Arrow films latest re-issue not only comes with a director’s recommendation, it also changes tack from the more exploitative and violence predicated titles of recent months. The title to change that tide is Terry Gilliam’s wonderful anarchic adventure movie – Time Bandits. Falling in with fellow 1980’s fantasy adventure movies like The Princess Bride, Labyrinth, The Goonies, Dark Crystal and The Never Ending Story, the best of the bunch is Gilliam’s Time Bandits – an icon from a time when kids’ movies meant films for all the family and not just the ‘them and us’ policy that modern studios champion these days.
As Gilliam’s second solo flight opens we meet Kevin – an inquisitive boy who is interested in the heroes of history but has to put up with his parents who are only interested in how many seconds it takes their latest device to cook their food. Going to bed one night, a man riding a horse explodes through Kevin’s cupboard door, disappearing as quickly as he appeared. The next night, Kevin goes to bed expecting the same spontaneous wonder and escape only to be confronted by a gang of dwarves grasping a map on the run from a “supreme being”. Caught up with the gang, Kevin is swept away on an adventure through time as these bandits attempt to steal from icons throughout history.
Made in 1981, Time Bandits is very much in awe of Monty Python – from the writing collaboration between Michael Palin & Gilliam to the subversive and hilarious trailer the comedy troupe were famous for (on disc). While it would be all too easy to say this lacks independence, at the same time it’s a blessing that guarantees a hilarious film. The main cast of Kevin, Randall, Fidgit, Strutter, Og, Vermin & Wally take much of the film seriously minus some choice one liners. Instead comedic duties derive from the big, small and monstrous characters and antagonists that the Bandits happen upon.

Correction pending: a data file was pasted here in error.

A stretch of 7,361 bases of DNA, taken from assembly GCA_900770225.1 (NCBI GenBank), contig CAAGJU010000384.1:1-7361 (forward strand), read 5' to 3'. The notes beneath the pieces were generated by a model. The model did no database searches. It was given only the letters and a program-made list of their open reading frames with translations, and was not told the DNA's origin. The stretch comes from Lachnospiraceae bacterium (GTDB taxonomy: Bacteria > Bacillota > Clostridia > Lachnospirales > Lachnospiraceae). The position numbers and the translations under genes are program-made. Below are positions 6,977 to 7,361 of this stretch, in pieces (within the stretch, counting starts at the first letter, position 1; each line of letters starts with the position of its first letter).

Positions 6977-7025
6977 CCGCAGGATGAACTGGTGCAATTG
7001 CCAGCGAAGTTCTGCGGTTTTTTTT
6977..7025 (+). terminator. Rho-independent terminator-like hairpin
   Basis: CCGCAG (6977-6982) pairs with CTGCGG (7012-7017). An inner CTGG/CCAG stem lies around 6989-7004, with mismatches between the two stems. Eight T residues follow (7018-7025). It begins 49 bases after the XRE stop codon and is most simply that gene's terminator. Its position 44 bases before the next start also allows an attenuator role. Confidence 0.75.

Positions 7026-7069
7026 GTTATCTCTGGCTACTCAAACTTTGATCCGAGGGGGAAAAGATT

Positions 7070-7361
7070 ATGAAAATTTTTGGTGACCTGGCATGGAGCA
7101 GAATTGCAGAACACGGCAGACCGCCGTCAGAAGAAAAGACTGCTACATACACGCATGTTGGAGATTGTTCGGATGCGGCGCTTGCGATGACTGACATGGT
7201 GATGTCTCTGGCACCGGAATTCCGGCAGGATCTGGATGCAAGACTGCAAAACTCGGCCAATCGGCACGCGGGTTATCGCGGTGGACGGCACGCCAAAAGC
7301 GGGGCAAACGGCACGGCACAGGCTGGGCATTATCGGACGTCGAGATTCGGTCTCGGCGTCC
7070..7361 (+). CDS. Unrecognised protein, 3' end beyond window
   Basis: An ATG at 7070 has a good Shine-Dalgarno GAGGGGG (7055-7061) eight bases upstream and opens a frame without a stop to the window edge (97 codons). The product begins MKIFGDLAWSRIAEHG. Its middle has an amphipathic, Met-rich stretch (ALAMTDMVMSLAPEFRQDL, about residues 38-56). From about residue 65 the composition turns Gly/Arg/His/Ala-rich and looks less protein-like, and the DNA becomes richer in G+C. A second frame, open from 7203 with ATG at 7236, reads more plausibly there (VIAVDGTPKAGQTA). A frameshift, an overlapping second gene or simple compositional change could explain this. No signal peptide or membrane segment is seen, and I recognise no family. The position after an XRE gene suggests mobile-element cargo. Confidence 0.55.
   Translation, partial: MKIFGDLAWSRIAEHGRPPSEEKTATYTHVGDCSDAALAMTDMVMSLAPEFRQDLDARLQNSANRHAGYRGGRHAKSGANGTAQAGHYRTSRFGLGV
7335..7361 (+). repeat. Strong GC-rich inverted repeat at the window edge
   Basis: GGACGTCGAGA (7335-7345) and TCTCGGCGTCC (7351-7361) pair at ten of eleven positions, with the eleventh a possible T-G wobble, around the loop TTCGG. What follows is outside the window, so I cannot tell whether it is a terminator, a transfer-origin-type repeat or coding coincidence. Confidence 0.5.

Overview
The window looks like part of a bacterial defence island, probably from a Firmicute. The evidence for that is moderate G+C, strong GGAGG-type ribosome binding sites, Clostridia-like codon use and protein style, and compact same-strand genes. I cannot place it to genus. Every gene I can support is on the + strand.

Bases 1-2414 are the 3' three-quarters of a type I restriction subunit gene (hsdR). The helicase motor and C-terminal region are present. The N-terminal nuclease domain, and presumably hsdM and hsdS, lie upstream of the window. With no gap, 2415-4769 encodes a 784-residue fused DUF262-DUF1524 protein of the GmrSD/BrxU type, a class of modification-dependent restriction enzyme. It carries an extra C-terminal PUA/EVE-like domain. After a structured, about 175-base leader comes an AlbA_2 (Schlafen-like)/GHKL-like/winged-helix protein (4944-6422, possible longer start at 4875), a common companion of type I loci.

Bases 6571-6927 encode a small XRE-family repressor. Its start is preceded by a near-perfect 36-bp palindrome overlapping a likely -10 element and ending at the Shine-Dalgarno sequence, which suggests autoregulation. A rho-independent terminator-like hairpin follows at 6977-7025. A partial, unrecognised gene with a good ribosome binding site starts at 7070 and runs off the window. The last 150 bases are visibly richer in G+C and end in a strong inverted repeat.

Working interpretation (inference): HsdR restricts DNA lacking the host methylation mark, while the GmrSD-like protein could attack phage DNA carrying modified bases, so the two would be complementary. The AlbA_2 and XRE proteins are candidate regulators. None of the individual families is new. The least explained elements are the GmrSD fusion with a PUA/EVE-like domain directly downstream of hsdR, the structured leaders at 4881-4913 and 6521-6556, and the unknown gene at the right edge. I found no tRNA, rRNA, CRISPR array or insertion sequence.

As the Bandits jump from time hole to time hole, they meet a variety of Python-esque characters. There is the most inept couple recurring through history in Shelley Duval and Michael Palin, John Cleese as Robin Hood in the most inspired of casting gags, there’s an ogre with a bad back, the list goes on. But the one character who they are all in the shadow of is the ominously named Evil (David Warner). As well as spanning history, the film also spans creation – with Evil appearing in the time of legends where the lax rules of history get thrown out of the window. The way Evil uses his powers and the way his lackeys beg to be killed like a dog begs for a treat fits in with many of Monty Python’s pantheon of great characters, with the closest of kin being the Holy Grail’s Bridge keeper – who coincidentally is also played by Terry Gilliam.
It’s not just the comedy that elevates Time Bandits so highly, it’s also the adventure that is fresh out of the imagination of the late 20th century’s greatest cinematic surrealist. The script is based upon history. Read ‘based upon’. Any sign of accuracy or a commitment to recreation will be found wanting as here Palin and Gilliam are two silly men having fun with history. Figures like King Agamemnon and Napoleon – brought to life by Sean Connery and Ian Holm – may be firm fixtures in history, but when the film throws caution to the wind things only get better.
There are moments of world bending throughout the movie, but it’s in the time of legends where Gilliam really gets to have fun. With his background as an animator he litters the world with the weird. It’s amazing that everything been achieved by either committed production design or clever photography with no divorce from the action. There is no instant distraction between what’s special effects and what’s real. The design of the monsters doesn’t shy away from the scary either – those skeletal figures in black robes are right up there with the Skeksis (Dark Crystal). If the 80’s taught the world anything it’s that kids love being scared.
As a child who grew up with films like this it’s an utter joy to see such an unabashed masterpiece of the era revived with such effervescence as the 1981 produced Time Bandits looks as if it was released yesterday. The only thing that really dates the film is the relative youth of certain actors – this print of the film compliments the material that much. Arrow films have outdone themselves, and there is no better time than now to introduce a new generation to this wonderful, funny and exciting capsule of what films for children and the family can be in the right hands.